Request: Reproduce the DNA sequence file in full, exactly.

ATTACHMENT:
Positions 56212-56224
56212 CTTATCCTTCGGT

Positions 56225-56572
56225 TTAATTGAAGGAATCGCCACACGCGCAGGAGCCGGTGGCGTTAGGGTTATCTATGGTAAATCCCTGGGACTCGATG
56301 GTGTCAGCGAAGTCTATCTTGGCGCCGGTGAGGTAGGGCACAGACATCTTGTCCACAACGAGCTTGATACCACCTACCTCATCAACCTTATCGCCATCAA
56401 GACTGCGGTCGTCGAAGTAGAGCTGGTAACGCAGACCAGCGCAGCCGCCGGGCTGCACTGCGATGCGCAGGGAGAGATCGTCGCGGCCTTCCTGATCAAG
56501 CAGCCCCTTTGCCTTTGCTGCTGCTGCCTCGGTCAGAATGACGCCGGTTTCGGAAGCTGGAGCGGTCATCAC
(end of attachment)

Positions 56212-56224
56212 CTTATCCTTCGGT

Positions 56225-56572
56225 TTAATTGAAGGAATCGCCACACGCGCAGGAGCCGGTGGCGTTAGGGTTATCTATGGTAAATCCCTGGGACTCGATG
56301 GTGTCAGCGAAGTCTATCTTGGCGCCGGTGAGGTAGGGCACAGACATCTTGTCCACAACGAGCTTGATACCACCTACCTCATCAACCTTATCGCCATCAA
56401 GACTGCGGTCGTCGAAGTAGAGCTGGTAACGCAGACCAGCGCAGCCGCCGGGCTGCACTGCGATGCGCAGGGAGAGATCGTCGCGGCCTTCCTGATCAAG
56501 CAGCCCCTTTGCCTTTGCTGCTGCTGCCTCGGTCAGAATGACGCCGGTTTCGGAAGCTGGAGCGGTCATCAC